Jesse Overholtzer and Child Evangelism

Dan Graves, MSL

Jesse Overholtzer and Child Evangelism

Twelve-year-old Jesse Overholtzer was uneasy. He sensed that things were not right in himself. He knew he had done things that were wrong, and he felt guilty. His mom and dad were both Christians. He would ask them how to clear up his distress.

He went and asked his mother but she replied, "Son, you are too young." And so Jesse grew up and went off to college without the peace that is found in Christ. At college he finally heard the gospel story in a way he could understand.

"At twenty years of age I came to Christ. I had been a great sinner, and while I knew but little of the plan of salvation, I knew that Christ alone was the Savior and that I was so sinful that anything I had done or could do could not count toward my salvation. I threw myself on God's mercy, in Christ, and instantly received peace. This happy experience was short-lived."

Jesse would live for many years as an unhappy Christian before he became clear-headed enough to begin the work for which he is remembered. In fact, he was sixty before he founded Child Evangelism Fellowship. The reasons, as he saw it, were failure, temptation and a wrong notion of how one lives the Christian life. "Soon temptation came and sometimes I yielded, never deliberately, but through weakness and not knowing how to obtain victory. These sins I confessed to God and sought His forgiveness, but gradually Satan tempted me to question whether a sinning Christian was still saved. I began doubting my salvation, for I was now looking to my conduct instead of to the merits of Christ. This grieved the Holy Spirit and I soon lost His witness, not to return for sixteen long weary years."

"How miserable I was! But instead of casting myself on God's mercy in Christ again I thought my conduct was not pure enough and that He was grieved because of that. Perhaps I was not obeying His commandments sufficiently well. Perhaps He wanted me to make greater sacrifice in Christian service. I became more and more strict in every way, hoping to get back my joy. I was now preaching a gospel of works. Few responded to my message and these gave but little evidence of being born again."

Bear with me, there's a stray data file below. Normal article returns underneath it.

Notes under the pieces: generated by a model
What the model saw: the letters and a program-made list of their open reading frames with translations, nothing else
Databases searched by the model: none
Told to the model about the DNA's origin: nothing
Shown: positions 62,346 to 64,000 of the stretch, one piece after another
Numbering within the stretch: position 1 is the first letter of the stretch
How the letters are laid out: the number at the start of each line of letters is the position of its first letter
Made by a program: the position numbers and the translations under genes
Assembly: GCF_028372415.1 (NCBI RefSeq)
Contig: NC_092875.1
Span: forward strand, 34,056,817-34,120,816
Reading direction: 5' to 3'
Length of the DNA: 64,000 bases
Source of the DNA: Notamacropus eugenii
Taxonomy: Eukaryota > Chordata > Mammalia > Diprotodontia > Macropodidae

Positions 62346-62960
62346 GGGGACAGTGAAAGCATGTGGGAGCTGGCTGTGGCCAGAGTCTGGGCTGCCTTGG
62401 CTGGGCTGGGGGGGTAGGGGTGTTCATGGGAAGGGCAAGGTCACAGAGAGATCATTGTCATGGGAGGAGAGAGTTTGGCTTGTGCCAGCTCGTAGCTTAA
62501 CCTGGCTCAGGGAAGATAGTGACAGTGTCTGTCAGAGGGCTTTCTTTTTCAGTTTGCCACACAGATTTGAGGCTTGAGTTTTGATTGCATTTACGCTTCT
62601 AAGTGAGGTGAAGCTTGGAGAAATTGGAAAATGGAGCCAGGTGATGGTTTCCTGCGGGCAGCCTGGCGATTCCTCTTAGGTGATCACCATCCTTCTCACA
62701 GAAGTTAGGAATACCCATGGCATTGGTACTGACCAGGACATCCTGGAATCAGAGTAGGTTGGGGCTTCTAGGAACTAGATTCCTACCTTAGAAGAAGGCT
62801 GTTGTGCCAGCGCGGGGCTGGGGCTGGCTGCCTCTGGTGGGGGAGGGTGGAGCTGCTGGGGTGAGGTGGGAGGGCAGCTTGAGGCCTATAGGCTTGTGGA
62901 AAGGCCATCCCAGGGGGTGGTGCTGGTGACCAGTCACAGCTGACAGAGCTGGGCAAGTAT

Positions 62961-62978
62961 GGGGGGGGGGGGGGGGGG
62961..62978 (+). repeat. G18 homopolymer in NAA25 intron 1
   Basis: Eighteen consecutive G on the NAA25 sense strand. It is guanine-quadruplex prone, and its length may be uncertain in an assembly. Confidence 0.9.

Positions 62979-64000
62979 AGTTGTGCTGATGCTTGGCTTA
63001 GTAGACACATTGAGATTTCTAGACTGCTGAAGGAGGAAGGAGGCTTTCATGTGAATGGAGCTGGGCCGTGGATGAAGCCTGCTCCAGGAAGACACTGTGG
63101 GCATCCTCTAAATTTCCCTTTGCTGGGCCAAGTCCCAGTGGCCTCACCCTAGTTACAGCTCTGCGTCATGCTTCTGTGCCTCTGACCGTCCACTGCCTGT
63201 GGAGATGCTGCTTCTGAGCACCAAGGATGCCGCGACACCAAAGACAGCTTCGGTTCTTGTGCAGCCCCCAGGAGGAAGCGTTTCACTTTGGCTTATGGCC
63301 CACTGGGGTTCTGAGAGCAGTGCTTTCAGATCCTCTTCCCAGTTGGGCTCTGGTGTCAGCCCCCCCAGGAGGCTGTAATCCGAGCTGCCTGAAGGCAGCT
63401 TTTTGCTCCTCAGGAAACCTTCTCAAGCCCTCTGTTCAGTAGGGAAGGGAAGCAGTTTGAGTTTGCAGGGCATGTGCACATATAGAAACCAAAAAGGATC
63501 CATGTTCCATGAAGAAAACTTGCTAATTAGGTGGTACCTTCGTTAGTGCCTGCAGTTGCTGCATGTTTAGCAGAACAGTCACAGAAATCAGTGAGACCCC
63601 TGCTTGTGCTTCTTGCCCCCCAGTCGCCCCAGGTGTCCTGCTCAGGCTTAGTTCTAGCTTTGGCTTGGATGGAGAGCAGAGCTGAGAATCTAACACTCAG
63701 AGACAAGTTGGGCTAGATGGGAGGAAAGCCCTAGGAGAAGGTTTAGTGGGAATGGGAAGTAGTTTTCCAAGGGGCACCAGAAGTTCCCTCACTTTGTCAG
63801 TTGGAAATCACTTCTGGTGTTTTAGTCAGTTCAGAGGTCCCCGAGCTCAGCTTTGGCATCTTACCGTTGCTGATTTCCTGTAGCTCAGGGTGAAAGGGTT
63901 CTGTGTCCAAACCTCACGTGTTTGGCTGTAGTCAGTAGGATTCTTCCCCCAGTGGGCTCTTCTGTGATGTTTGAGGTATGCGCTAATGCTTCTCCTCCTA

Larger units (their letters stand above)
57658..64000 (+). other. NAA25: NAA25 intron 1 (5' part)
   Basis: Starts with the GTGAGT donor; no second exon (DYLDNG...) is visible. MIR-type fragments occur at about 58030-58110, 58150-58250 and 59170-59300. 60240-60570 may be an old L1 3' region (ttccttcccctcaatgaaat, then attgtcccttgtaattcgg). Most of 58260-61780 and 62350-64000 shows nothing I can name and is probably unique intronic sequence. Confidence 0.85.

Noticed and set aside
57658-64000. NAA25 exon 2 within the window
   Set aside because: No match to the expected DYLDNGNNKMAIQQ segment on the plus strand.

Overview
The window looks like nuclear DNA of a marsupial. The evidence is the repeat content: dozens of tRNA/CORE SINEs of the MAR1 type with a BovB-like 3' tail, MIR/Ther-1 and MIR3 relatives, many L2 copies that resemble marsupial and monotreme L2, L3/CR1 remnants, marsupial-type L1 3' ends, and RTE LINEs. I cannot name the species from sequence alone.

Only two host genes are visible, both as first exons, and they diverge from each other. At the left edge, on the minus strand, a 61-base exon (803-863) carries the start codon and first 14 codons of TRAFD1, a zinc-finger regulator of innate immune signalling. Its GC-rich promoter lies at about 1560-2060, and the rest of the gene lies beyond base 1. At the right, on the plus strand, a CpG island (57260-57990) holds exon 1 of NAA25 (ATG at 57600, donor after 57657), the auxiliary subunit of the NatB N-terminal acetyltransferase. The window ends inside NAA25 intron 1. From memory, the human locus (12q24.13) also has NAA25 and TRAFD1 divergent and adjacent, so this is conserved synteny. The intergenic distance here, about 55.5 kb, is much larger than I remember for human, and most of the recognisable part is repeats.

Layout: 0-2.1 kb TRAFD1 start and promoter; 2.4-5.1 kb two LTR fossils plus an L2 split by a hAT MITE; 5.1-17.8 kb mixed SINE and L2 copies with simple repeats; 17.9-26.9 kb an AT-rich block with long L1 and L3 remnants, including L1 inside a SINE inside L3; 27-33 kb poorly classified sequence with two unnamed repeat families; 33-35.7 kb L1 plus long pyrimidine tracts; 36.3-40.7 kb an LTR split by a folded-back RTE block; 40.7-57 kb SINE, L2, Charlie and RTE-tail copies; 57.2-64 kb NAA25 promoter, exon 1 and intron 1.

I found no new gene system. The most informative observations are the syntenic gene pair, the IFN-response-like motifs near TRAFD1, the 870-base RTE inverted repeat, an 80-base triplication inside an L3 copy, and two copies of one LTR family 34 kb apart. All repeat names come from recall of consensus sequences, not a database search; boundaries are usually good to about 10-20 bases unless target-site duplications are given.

A biography of Moody, the testimony of a mentally deficient man and the life of a thirteen year old girl helped him see that salvation is God's free gift. We cannot earn it or keep it by our works. "Here another great problem arose. If I should accept this truth, I was now sure I would regain my lost blessing; but how could I face my people and tell them I had been teaching them error all the years? I was afraid my church would repudiate me [cast him off] and I would be cast adrift with a large family and little means and no friends." He made the decision to tell his congregation the truth. This led to a hearing before other pastors. He was allowed to keep his pastorate but eventually resigned.

When Jesse was sixty, he read a sermon by Charles Spurgeon which said, "A child of five, if properly instructed can as truly believe and be regenerated as an adult." Remembering how he had been put on hold as a child, he wanted something better for other children and that helped motivate him to found Child Evangelism Fellowship.

He wasn't a great speaker--his voice faltered in the pulpit--but in spite of that, he stirred thousands to join him in winning children to Christ. By his death on this day, October 6, 1955, Child Evangelism Fellowship was at work in sixty countries.


  1. Child Evangelism Fellowship.
  2. Letter from Child Evangelism Fellowship to this author, confirming the date of Jesse's death.
  3. Overholtzer, Jesse. "Salvation by Grace." Journal of the Grace Evangelical Society, Autumn 1998. Volume 11:21.
  4. Phone conversation with Jane Martz, a local CEF director.
  5. Various internet articles.

Last updated June, 2007

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